packages in or outside of Turkey. If discovered, individuals could
be arrested for aiding and abetting the PKK - a serious charge.
The Turkish Government takes air safety very seriously, and maintains
strict controls, particularly on international flights. Nevertheless,
Turkey has experienced recent hijackings. Unstable individuals
who each falsely claimed to have a bomb or weapon hijacked domestic
Turkish Airlines (THY) flights in February and September 1998.
Both incidents were successfully resolved without injury. Neither
represented a breach of airport security. A THY flight was hijacked
in October 1998. Turkish authorities successfully ended the hijacking
with no injury to passengers or crew.
A "Southeastern Turkey Briefing" is available on the
Embassy Ankara website under "Security Matters"
CRIME: Street crime is not a major concern in Turkey.
However, as in other large metropolitan areas throughout the world,
there is some crime against tourists, particularly in Istanbul,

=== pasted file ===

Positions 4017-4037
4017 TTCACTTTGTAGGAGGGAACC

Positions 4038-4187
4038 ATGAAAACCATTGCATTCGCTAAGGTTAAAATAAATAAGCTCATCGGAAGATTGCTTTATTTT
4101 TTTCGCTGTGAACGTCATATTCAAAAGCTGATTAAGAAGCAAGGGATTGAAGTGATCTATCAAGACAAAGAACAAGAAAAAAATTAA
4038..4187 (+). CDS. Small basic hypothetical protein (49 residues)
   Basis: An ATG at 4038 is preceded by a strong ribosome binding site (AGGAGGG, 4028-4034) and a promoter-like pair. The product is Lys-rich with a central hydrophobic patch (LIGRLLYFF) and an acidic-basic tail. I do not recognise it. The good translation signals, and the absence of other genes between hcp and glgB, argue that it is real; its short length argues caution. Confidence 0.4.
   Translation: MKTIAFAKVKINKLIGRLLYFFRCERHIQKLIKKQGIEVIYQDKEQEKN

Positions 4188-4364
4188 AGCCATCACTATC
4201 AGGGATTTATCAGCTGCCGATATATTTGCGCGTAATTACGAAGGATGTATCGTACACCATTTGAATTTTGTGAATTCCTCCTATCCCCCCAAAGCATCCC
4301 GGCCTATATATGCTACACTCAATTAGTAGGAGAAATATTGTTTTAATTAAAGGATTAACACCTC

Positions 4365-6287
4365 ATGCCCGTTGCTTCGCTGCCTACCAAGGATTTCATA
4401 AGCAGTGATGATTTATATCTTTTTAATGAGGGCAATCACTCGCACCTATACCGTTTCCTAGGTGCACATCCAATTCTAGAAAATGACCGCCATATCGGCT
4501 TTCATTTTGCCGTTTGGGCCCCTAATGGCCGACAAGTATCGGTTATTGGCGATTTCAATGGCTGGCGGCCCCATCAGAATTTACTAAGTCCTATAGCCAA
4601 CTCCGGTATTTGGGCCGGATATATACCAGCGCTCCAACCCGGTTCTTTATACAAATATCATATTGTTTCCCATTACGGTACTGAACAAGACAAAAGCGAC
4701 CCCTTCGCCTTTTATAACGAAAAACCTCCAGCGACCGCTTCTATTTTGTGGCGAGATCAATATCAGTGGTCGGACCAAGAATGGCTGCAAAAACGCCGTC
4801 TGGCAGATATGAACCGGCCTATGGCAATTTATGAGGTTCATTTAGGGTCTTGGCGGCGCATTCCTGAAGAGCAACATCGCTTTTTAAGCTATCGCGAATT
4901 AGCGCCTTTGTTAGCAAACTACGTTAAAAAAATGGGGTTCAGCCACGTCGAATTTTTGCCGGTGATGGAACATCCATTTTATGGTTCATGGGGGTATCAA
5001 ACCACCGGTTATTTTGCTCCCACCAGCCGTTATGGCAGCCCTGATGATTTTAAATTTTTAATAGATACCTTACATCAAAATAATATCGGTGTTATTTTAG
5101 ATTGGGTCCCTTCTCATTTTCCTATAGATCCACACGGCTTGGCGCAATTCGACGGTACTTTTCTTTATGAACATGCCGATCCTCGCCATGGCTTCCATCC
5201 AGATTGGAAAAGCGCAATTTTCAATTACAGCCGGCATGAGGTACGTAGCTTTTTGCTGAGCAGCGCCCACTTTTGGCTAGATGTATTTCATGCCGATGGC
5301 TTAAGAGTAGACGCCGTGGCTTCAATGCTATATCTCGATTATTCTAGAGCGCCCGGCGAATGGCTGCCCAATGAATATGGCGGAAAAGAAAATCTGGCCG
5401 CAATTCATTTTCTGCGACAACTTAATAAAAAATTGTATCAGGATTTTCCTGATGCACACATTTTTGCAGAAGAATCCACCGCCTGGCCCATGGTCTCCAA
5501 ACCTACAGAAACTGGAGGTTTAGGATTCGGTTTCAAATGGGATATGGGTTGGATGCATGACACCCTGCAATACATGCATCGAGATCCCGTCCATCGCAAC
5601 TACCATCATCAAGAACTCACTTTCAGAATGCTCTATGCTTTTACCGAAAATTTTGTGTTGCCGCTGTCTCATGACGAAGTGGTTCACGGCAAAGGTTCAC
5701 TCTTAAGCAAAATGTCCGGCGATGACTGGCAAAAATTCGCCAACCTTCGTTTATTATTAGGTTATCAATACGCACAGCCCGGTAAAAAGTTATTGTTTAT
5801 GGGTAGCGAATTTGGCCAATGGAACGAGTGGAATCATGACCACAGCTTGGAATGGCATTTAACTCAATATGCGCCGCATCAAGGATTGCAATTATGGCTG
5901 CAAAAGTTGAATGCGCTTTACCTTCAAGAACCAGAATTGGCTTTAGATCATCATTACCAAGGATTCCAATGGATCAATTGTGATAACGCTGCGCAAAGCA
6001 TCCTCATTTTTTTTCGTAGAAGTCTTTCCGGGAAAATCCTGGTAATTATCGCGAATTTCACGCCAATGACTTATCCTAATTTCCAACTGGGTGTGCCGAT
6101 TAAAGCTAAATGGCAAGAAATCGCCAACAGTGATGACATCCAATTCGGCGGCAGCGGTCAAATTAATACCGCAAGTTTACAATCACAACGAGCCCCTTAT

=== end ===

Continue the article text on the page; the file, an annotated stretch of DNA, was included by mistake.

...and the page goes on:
including pickpocketing, purse snatching and mugging. In the past
three years, dozens of American, Canadian and European tourists
were robbed by English-or French-speaking foreigners, who identified
themselves as Tunisian, Moroccan, Kuwaiti, or Romanian. These
persons befriended the tourists and then drugged them using teas,
juice, alcohol, or food. We have been informed that the two most
common drugs are nembitol, known on the street as sari bombasi
(the yellow bomb) and benzodiazepine. In one case an American
died from the effects of the drug that had been intended to put
him to sleep.
The loss or theft abroad of a U.S. passport should be reported
immediately to the local police and the nearest U.S. Embassy or
Consulate. U.S. citizens may refer to the Department of State's
pamphlet, A Safe Trip Abroad,
for ways to promote a trouble-free journey. The pamphlet is available
by mail from the Superintendent of Documents, U.S. Government
Printing Office, Washington, D.C. 20402, via the Internet at http://www.access.gpo.gov/su_docs,
or via the Bureau of Consular Affairs home page at http://travel.state.gov.
An "Istanbul Street Crime Briefing" is available on
U.S. Embassy Ankara's web site at http://www.usemb-ankara.org.tr
or from the Consular Affairs website at http://travel.state.gov/turkey.html.